How Iran sees prospect for US hostage release
A single Islamic Revolutionary Guard, cradling his rifle, paces nonchalantly before the main American Embassy gate in Tehran. Guards chat easily outside the captive compound's wall, giving no hint of the renewed wave of optimism outside Iran for a speedy resolution of the nearly year-old hostage crisis.
But with the stated caveat that the release of the 52 Americans is still by no means certain, some Iranian analysts and foreign diplomats reached in Tehran were by late Oct. 23 pointing to reasons the latest hints of a breakthrough should be taken more seriously than earlier ones.
On the minus side, these analysts note that there remains no explicit public indication that Iranian religious leader Ayatollah Khomeini wants the crisis resolved. There had also, by late Oct. 23, been no direct comment on the matter from the militant Muslim youths actually holding the Americans and the embassy.
Also seen as unencouraging was a reported statement Oct. 22 by Ayatollah Muhammad Beheshti, a founder of the fundamentalist Islamic Republican Party (IRP), that the Americans did not seem to have met Ayatollah Khomeini's stated conditions for the hostage release.
But among the plus signs pointed to by analysts contacted in Tehran were:
* Iran may have achieved the purpose for which the hostages were held. Prime Minister Muhammad Ali Rajai told a press conference in Tehran Oct. 22, "We have already achieved whatever result we wanted from holding the hostages."
Mr. Rajai, who is believed to have substantial support among Ayatollah Beheshti's IRP, might have added that by cleverly manipulating the hostage issue to whip up public feelings, the fundamentalists were helped in securing a dominant position in the country. Eventually they captured the biggest bloc of seats in the parliament and forced President Abolhassan Bani-Sadr to name Rajai as premier.
The fundamentalists also were able to use the hostage crisis to silence the moderates and secularists in the country, suppressing almost all other political parties and groups.
But when Mr. Rajai bragged of having "achieved whatever result we wanted," he was not talking about this aspect of developments in Iran. What he meant was that by holding the hostages for almost a year Iran has succeeded in humiliating the United States -- and demonstrating to the world what a third-world country can do to a superpower for having allegedly intervened for more than a quarter of a century in its internal affairs.
This, in short, was Iran's answer to the United States for having imposed on Iran (as Iranians see it) a dictatorial regime, headed by the former Shah, through a military coup engineered by the Central Intelligence Agency in 1953.
* Moreover, with the war with Iraq continuing, the hostages have become a secondary issue. Ayatollah Khomeini is seen by some Tehran analysts as concerned that the hostage-holding may even be getting in the way of achieving a grander design -- that of exporting the Islamic revolution. The powerful Khomeini is increasingly thought to believe that the war with Iraq provides him with an excellent opportunity to widen the scope of the revolution.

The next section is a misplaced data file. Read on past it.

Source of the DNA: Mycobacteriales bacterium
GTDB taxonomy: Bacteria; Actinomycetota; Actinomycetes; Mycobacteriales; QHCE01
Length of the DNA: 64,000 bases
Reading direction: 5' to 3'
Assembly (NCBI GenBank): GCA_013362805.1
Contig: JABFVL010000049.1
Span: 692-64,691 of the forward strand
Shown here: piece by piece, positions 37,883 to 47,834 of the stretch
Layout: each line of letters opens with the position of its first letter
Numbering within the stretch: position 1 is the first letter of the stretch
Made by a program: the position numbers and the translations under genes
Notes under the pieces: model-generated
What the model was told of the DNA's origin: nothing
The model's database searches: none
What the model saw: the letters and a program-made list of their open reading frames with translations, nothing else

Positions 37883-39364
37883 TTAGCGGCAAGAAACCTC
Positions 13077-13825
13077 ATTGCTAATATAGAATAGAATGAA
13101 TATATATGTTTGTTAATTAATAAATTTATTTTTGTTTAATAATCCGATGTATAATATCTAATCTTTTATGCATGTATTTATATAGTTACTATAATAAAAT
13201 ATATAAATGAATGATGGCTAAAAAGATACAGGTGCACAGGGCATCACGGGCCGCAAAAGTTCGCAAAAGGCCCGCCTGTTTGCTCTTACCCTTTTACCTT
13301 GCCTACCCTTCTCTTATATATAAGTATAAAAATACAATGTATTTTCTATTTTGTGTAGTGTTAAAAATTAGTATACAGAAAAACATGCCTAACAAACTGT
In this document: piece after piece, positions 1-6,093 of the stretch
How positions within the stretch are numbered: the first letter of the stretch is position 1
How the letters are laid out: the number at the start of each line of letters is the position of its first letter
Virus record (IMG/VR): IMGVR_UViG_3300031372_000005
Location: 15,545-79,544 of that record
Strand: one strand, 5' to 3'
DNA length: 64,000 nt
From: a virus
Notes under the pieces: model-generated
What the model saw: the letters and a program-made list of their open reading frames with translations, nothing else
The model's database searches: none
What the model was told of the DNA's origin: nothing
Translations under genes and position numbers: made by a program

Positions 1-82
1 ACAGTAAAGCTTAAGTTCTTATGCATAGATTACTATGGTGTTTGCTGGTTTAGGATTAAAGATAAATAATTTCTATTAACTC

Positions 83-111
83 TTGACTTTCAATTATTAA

Even though it may have humiliated the United States, the cost of the hostage operation has been extremely high. This is because of the economic boycott by the US and some of its Western allies, the freezing of Iran's assets, and the losses of oil revenue.
* Majlis (parliament) speaker Hojatolislam Hashemi Rafsanjani has told a number of Western journalists in interviews given since Oct. 18 that the hostage issue would be taken up in the Iranian parliament some time early next week. He disclosed that the special parliamentary commission set up to study the issue was intensively working on a plan that was to be presented to the Majlis.
* Prime Minister Rajai, who visited New York earlier this week, told an interviewer on his return to Tehran that he had spoken to a representative of the hostage families. Among other things he is said in Tehran to have told Katherine Keough, the families' representative: "Since your husband is a teacher , I will see that he is in the first group to be released."
This may have been a slip of the tongue. If so, there were two key words in the slip -- "release" and "group." Put together, observers interpreted this to mean that the Iranian authorities were seriously considering the release of the hostages and that a plan to fly them out in groups was one of those being considered.
As of now, Iranian leaders are not talking about a trial of any of the Americans being held. The main hitch that could arise, analysts believe, is that the Majlis commission would recommend that the US should be made responsible for returning the Shah's wealth before the hostages are released. This obviously would be a condition Washington would find impossible to meet.
What the exact conditions are to be, however, will not be known until Oct. 26 when the Iranian parliament is scheduled to meet to discuss the commission's report.